COMING SOON: The 61st LONDON FILM FESTIVAL (04 to 15 OCT 2017) opens for public booking tomorrow (14 SEP 10:00). We thought we’d give you a quick guide to the films we’ll be seeing.

It’s coming… and with so much to see and do, things can get a little daunting. Ticketing opens to the general public tomorrow morning (14 SEP 10:00) so we thought we’d give you a quick guide to the movies we’ll be seeing, having already indulged in the BFI members’ feeding frenzy. It’s a deliberately ‘down list’ selection (with a few exceptions) following our usual preoccupations¹.

Tips? Grab yourself a print programme – its much easier to navigate through the content with good old-fashioned print sticking to your fingers. We found the festival’s themed strands particularly helpful in cutting down the cups of coffee required to sift through the vast array of delights. From there, just go with your gut (we did). For lovers of small things, there’s a dedicated short film selection for each theme.

There’s a daunting array of ticket prices. The cheapest way to see anything with an advance ticket is £9 (£6.50 conc.) for a weekday matinee (before 17:00 at all venues except Odeon Leicester Square.) There are £5 rush tickets on the door for Under 25s and the Unwaged (take ID). Children’s tickets start from £1 for under 16s.

Here’s what we’ll be up to (and why).



We’ve avoided the headline gala screenings because £29 to £40 is a lot to pay for a movie (and we’re not huge fans of a ticket ballot…). Prices get much friendlier for the repeat screenings. Of this year’s bunch, we’ll be seeing:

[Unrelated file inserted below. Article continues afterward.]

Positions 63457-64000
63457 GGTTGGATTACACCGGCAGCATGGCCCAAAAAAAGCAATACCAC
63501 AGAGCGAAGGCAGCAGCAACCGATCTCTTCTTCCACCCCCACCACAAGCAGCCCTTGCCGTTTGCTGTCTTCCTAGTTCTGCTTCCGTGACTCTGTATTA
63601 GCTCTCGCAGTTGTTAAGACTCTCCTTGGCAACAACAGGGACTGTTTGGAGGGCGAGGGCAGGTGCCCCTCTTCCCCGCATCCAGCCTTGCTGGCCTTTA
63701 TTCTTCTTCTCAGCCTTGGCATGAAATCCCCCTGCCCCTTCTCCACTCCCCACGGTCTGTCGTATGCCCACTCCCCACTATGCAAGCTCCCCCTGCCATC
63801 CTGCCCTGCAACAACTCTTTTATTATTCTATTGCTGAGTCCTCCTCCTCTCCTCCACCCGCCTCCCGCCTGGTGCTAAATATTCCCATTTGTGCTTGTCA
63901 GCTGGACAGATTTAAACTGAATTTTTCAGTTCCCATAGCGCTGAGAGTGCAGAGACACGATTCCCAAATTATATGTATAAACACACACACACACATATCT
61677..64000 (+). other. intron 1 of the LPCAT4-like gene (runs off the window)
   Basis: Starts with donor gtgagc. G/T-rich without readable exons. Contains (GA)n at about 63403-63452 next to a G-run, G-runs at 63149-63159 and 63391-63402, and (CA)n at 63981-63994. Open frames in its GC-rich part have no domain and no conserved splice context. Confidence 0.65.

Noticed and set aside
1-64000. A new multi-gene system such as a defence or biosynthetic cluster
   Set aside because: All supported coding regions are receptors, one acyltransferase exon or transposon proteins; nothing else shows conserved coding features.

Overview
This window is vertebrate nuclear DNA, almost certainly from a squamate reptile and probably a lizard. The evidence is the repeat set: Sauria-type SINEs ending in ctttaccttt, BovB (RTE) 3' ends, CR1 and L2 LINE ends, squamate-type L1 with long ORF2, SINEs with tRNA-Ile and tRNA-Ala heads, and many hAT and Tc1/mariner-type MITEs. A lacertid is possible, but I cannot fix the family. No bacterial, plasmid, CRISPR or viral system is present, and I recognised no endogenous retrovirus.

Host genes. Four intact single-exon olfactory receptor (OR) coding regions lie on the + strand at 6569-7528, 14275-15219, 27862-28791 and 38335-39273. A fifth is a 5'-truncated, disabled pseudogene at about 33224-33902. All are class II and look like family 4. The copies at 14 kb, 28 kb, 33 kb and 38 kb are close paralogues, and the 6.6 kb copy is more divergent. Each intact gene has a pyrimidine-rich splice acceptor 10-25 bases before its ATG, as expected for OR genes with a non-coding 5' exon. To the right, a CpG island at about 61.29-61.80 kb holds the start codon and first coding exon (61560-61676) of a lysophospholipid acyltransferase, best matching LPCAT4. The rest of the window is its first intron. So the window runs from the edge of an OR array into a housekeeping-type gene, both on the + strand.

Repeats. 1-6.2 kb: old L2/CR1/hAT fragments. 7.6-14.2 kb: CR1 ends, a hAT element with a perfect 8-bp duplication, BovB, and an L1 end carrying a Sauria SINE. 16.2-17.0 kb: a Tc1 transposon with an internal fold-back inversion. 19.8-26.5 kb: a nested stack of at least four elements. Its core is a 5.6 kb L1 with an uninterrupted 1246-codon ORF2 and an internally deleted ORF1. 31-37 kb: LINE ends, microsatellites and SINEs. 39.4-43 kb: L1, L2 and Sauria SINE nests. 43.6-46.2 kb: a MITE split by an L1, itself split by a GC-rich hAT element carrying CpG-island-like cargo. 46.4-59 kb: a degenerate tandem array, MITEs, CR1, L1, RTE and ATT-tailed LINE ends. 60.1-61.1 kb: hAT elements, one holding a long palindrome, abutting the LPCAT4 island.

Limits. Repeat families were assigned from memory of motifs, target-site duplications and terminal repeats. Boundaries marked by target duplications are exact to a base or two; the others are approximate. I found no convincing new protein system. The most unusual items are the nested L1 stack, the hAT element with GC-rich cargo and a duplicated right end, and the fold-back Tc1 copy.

THE SHAPE OF WATER: “Master of things that go bump in the night, Guillermo del Toro spins the compelling tale of friendship between a mute woman and an amphibious creature.²” CREATURE FROM THE BLACK LAGOON is one of our all-time favourite Universal horrors. We can’t wait.



“The Best Film Award recognises inspiring, inventive and distinctive filmmaking.” This is where making decisions starts getting tough. All competition films get shown in the purpose-built Embankment Gardens Cinema which, if you love picture palaces like we do, is almost a reason to go in itself. We’ll be seeing:

GOOD MANNERS: “Rule-breaking filmmaking at its most compelling and imaginative.” Sight & Sound managed to do in three words what programmer Michael Blyth avoided doing for a whole paragraph…. (and we’re still grumpy about it!). Despite the esteemed magazine’s ham-fistedness, this is a movie we are very excited to know very little about.



“In-your-face, up-front and arresting: films that take you out of your comfort zone.” There was almost too much to choose from in this strand. Our ticket money went to…

BEACH RATS: “Coney-Islander Frankie juggles his dangerous double life: showing off his heteronormative masculine prowess with friends by day, cruising for gay hook-ups at night.” Despite use of the phrase ‘heteronormative’, we’re still looking forward to this one following its stunning trailer.